Thursday, September 15, 2005

MSM Reports "Pledge Unconstitutional", Misses Bigger Story

Wednesday, the press reported that Judge Lawrence Karlton ruled that the words "under God" were unconstitutional as violations of the Establishment Clause of the First Amendment. The news was of broad enough interest that it quickly made its way into the record of questioning at the John Roberts confirmation hearing. But, that's apparently only the start of the story.

I logged onto the public case documents system for the United States District Court for the Eastern District of California to find the opinion. I accessed it without any trouble and started skimming it for the rationale on the merits that would frame the debate.

However, I found myself completely baffled after the first reading. Apparently, Judge Karlton had decided that the Supreme Court's prior dismissal of Newdow's case for lack of "prudential standing" had left in place the Ninth Circuit precedent holding the words "under God" in contravention of the United States Constitution.

How could that be? Typically, if a claimant has no standing, that's the end of the ballgame; it's a non-case. Where was this judge drawing the distinction?

I examined this section a little more closely, finding what appeared to be a severe stretch of the precedent from a single SCOTUS case, and a single case from the Eleventh Circuit, a court clear across the country with no binding authority on Karlton's court [Edited the next day to add: and a single Ninth Circuit case that appears limited to an altogether different factual scenario]. From that inference on an inference, it appears that Karlton would hold that the previous merits ruling had been left untouched. I was flabbergasted.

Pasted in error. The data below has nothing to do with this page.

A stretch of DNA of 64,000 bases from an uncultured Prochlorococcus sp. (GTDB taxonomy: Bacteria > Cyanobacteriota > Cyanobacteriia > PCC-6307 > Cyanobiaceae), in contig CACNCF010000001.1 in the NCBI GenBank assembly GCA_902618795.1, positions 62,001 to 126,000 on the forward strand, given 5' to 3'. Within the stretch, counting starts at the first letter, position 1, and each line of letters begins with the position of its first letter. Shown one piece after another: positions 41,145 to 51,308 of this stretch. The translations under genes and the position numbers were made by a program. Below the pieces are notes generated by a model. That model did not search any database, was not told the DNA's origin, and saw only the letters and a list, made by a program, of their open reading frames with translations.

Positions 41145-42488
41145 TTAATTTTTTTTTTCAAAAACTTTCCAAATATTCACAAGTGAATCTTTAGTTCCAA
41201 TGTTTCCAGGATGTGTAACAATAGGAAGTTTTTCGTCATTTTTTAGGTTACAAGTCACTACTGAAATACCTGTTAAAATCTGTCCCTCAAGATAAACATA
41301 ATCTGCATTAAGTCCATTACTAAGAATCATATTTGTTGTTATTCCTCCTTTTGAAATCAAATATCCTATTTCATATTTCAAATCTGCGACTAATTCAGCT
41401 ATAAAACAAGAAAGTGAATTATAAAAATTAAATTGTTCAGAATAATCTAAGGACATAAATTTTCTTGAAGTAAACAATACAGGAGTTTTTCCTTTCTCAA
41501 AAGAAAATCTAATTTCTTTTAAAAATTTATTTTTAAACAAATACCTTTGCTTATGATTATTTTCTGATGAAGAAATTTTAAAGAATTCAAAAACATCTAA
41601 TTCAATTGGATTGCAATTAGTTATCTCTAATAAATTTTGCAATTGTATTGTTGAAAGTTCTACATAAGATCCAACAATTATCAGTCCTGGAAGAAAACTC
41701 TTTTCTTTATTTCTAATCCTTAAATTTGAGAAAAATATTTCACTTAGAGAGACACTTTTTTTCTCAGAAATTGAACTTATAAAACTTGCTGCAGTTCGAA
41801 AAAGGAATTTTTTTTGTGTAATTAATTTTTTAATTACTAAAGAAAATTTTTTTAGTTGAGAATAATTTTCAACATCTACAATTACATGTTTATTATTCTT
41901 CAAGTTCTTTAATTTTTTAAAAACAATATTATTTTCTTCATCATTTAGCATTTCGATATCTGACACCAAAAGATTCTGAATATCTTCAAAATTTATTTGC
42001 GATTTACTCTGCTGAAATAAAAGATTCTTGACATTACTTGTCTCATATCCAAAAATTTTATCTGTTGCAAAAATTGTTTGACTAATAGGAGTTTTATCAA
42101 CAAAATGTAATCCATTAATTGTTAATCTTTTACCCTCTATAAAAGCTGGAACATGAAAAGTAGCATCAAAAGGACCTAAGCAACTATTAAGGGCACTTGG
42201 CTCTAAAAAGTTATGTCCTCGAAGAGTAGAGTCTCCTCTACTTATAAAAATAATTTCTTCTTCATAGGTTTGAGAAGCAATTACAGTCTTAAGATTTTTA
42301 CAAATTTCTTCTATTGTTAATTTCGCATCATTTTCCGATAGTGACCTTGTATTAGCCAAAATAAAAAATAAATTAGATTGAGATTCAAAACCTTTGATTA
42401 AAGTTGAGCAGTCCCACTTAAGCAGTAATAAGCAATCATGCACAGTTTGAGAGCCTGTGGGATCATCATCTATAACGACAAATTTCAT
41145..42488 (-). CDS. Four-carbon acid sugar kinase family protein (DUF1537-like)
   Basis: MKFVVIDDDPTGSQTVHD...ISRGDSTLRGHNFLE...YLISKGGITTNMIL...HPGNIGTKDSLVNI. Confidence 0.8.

I set the opinion aside for a couple of hours to try and work out the problem in my head. Standing problems (and everything arising from them) can be incredibly diffcult. Nevertheless, my gut told me that something was just not quite right. Did Karlton let his conscience dictate the result, then try to find a way to support his decision? To my mind, basing a result solely on a judge's personal predilictions -- no matter how compelling -- is an example of the highest order of judicial activism. It's a term I have grown to hate as meaningless, but what else could I call this? But, even if that was the case, why would he do this in (what I had learned was) a defense motion to dismiss Newdow's claim? It's a long way from "Plaintiffs have no case," to "Plaintiffs prevail without offering any evidence." Why would this judge not wait, at the least, until summary judgment when arguments on the merits of the present case would have been issued?